Carter, S., and Gold, A., eds. NEUROLOGY OF INFANCY AND CHILDHOOD New York: Appleton-Century-Crofts, 1974. 216 pp., $26.
This monograph has been taken verbatim from the recent edition of Barnett's Pediatrics and published separately in order to make the material more widely available. I suspect that it will be used in the future as the basis for an expanded text.
Twenty-one noted contributors have written this authoritative volume. Although most topics are briefly covered, they contain a significant amount of information in a readily accessible form. Good editing is evident in every section, and each topic is followed by a list of pertinent current references, greatly expanding its usefulness. Also of special note are the excellent photographic reproductions, high-quality schematic drawings, and useful charts and graphs.
Chapters are devoted to basic diagnostic principles, developmental defects, static encephalopathies, degenerative and demyelinating diseases, tumors, pseudotumor cerebri, cardiovascular diseases, trauma, paroxysmal disorders, peripheral neuropathies, infections, and diseases of muscle; there is also a chapter on three neurologic conditions seen only in children.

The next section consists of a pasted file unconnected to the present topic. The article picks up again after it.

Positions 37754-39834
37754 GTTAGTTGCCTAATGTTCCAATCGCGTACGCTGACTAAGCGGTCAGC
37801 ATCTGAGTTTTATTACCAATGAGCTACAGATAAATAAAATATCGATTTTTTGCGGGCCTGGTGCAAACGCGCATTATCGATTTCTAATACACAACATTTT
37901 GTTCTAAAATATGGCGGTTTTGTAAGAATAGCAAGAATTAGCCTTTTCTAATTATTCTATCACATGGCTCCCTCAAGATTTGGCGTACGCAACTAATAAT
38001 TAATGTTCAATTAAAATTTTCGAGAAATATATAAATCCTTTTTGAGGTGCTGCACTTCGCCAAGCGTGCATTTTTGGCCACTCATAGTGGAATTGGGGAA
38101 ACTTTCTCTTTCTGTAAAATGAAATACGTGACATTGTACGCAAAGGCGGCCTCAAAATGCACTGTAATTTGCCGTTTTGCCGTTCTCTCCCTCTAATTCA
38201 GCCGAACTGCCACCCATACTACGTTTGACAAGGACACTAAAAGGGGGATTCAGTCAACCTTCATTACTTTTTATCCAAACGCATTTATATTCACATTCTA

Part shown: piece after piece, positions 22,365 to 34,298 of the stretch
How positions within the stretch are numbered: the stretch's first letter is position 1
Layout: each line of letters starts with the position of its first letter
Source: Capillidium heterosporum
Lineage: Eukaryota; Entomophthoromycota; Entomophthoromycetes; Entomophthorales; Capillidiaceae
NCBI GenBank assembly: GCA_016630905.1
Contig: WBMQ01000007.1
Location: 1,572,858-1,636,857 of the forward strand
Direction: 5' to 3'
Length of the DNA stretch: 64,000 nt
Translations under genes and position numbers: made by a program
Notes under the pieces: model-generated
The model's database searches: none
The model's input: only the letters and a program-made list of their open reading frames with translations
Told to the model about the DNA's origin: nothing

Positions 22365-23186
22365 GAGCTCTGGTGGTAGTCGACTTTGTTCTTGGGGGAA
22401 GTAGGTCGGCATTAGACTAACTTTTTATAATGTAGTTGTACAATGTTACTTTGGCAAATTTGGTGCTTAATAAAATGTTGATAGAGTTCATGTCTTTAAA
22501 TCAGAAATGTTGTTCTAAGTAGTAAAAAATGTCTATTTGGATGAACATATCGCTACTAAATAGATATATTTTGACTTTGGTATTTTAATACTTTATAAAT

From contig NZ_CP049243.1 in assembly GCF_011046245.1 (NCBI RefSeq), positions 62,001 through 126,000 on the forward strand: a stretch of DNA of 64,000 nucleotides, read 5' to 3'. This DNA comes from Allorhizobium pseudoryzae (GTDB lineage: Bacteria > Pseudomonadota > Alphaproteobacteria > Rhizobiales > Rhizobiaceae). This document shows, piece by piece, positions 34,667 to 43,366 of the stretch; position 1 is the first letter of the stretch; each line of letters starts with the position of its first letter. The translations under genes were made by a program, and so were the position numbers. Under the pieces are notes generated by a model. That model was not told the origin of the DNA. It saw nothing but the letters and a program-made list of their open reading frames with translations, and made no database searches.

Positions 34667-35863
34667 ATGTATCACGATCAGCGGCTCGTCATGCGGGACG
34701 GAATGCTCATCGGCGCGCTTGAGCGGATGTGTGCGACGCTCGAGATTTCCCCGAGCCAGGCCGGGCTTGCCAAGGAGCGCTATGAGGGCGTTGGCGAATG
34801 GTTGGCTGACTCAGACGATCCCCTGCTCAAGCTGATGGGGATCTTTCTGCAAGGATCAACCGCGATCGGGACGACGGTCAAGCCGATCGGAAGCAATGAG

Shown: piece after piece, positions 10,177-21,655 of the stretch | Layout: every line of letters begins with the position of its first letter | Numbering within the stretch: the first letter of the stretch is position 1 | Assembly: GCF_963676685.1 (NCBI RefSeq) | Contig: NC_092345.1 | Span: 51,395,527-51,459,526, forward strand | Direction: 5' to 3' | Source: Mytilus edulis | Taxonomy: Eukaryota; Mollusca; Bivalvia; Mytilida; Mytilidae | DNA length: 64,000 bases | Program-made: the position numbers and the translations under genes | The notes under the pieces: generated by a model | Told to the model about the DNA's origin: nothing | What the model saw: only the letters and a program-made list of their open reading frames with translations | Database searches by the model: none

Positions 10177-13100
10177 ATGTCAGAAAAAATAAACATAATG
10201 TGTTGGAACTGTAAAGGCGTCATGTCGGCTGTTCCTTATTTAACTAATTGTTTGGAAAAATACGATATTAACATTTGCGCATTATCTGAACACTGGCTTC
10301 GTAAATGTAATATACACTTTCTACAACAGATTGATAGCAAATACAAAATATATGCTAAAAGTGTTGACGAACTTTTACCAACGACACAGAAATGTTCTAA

There are a few topics that have been glossed over, and other texts will need to be consulted. There is a section devoted to the neurologic examination of the child, but it is very limited and primarily points out the special features of examination of the newborn. Under diagnostic procedures the EMI is not mentioned, although it is not yet widely available. The pathophysiologic basis of clinical signs and symptoms is mentioned in many of the sections, but a chapter devoted to this would have been valuable and helpful.
Overall the book is to be recommended for the nonneurologist as a valuable text and reference book on pediatric neurology. The book's format makes it useful whether it is read cover to cover or consulted on specific topics.